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Re: Router Packet Filtering and Firewalls
From: Sean Smith <shmelty () yahoo com>
Date: Thu, 30 Jan 2003 12:44:12 -0800 (PST)

As far as the ISP being lazy... Even though they say
the service offered you is a managed router, in realty
all it is is setting up the routing and making sure
that it functions. As far as security, they like to
charge extra for the security management. What you had
before was a screened host setup and that is a nice
security scheme. You could go one further and put
another screening router behind your firewall and
create a screened subnet. You lucky you got them to
configre any filters for you. I asked AT&T to do that
for me, but they wanted another $400/month for each
router.

sean
--- Geoff Shatz <geoff.shatz () pchelps com> wrote:


I am trying to confirm my thoughts regarding the use
of router packet 
filtering in addition to having a firewall behind
the router but first a 
little background...

Years ago when we first connected our firm to the
Internet we did not have 
a firewall but used packet filtering on the router
to protect our 
perimeter.

As time progressed and security became a much
greater issue for everyone 
in IT we moved forward an installed a firewall
between our router and the 
LAN. I was managing our router at that time and kept
the initial packet 
filters in place as I figured two layers of security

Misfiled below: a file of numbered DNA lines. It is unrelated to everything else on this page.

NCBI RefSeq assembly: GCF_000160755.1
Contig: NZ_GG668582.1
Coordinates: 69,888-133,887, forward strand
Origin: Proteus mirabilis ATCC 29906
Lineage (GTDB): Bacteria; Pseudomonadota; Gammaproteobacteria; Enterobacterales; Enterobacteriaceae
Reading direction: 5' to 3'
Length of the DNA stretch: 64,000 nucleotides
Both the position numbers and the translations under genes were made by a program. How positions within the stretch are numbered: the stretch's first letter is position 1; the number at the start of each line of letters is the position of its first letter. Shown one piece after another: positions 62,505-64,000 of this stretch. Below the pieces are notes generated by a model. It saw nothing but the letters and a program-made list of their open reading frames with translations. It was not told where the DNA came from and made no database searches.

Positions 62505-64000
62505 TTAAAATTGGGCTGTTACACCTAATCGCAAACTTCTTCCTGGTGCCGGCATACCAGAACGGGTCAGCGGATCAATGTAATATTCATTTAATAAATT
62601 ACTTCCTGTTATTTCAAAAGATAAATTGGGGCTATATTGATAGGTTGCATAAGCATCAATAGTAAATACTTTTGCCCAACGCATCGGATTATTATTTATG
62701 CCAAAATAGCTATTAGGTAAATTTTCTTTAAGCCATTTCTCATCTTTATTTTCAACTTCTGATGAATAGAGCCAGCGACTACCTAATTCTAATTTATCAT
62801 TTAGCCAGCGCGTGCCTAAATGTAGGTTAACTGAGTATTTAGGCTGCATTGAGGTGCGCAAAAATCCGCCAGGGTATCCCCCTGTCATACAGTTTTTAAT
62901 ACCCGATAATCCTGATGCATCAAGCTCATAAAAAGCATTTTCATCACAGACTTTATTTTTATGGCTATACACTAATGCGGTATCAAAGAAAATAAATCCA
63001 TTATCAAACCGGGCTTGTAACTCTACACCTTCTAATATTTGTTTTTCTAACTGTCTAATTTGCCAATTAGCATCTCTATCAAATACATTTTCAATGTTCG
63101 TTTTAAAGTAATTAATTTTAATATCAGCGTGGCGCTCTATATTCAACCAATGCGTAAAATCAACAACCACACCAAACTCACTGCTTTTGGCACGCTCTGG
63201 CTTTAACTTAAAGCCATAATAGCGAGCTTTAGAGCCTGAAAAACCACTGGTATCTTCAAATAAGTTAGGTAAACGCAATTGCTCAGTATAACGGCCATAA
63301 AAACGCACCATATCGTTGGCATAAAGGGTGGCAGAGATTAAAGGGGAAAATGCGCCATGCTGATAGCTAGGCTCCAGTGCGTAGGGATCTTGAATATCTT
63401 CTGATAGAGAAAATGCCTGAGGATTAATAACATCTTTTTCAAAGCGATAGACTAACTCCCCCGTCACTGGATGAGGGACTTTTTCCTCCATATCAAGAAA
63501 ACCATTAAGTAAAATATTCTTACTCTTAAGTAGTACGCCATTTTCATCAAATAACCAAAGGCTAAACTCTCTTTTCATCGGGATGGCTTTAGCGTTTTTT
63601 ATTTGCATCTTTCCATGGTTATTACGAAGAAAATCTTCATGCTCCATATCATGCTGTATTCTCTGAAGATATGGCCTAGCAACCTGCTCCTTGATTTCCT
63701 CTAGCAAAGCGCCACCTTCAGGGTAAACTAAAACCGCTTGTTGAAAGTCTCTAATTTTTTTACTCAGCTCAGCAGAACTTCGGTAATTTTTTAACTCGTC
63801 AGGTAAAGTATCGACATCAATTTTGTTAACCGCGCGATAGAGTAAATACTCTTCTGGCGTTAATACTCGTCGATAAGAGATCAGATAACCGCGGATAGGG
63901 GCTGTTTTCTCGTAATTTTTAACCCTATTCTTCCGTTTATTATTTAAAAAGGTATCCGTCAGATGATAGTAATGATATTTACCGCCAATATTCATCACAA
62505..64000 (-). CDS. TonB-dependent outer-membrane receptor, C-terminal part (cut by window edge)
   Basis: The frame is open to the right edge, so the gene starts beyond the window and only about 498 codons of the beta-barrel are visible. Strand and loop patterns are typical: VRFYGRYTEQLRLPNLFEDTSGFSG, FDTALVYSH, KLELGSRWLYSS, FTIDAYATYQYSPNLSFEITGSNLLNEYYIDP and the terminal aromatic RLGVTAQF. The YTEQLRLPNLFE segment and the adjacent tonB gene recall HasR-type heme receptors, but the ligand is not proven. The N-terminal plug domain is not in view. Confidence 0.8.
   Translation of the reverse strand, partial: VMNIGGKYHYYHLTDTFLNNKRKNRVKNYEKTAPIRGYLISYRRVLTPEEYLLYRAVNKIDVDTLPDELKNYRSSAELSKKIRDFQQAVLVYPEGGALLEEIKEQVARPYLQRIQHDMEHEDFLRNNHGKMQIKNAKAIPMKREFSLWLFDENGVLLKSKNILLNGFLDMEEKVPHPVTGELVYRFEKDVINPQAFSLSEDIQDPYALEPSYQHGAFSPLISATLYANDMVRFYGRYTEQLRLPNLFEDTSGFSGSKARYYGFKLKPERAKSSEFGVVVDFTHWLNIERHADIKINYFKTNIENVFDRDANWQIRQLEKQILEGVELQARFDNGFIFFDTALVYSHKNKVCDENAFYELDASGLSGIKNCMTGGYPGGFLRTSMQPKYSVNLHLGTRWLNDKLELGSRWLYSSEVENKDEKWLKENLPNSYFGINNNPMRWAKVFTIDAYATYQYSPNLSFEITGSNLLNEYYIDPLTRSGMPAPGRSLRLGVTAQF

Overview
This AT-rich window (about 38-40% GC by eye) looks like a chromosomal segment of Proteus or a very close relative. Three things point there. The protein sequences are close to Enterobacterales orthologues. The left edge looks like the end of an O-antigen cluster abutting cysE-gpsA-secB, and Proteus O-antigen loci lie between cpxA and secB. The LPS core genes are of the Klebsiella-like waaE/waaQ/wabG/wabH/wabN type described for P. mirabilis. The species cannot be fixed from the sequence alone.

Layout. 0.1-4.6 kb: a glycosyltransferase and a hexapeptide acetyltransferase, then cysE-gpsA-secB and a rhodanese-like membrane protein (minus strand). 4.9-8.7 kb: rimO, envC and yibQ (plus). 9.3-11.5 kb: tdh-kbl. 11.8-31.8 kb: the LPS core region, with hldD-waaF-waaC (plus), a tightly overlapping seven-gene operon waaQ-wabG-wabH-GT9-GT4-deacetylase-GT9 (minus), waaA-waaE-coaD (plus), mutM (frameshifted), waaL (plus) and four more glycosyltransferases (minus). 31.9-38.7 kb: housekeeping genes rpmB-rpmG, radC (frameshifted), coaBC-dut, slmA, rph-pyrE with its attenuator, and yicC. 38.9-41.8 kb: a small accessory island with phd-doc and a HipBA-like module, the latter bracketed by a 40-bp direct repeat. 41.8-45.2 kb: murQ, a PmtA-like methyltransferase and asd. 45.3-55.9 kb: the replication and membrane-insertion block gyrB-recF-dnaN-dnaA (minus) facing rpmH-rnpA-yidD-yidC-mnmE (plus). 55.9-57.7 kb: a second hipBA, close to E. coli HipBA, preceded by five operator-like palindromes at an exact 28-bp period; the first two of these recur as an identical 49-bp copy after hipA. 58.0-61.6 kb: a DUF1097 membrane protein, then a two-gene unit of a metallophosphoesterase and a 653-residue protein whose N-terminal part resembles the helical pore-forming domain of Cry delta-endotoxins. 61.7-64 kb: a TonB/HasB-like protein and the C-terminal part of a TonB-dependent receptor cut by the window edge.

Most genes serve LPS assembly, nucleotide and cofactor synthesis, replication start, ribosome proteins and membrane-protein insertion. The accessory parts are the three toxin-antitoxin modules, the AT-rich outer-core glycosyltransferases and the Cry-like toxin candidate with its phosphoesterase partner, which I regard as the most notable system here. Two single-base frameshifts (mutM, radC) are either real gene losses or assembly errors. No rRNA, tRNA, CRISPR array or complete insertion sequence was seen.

were better than one.

A few years ago we were forced to switch ISP's and
our new ISP managed the 
router they supplied to us. They supplied the router
with no ACL's applied 
to either interface which as I understand it with
Cisco IOS creates an 
implicit permit for both inbound and outbound.

After contacting technical support I was told none
of their customers use 
packet filtering at the router level and that's what
a firewall was for.
I had a small battle with them but they finally
relented and configured 
the router the way I asked them to.

We just had a second circuit installed and I had to
go through the same 
routine with them and the end result was the same.

Am I missing something here? Is it not better to
have both packet 
filtering applied on the router and a firewall
behind it? Is there 
something inherently wrong with this or is this just
a case of our ISP not 
really giving a damn about security and on top of it
being lazy? Any 
comments would be appreciated.

-Geoff



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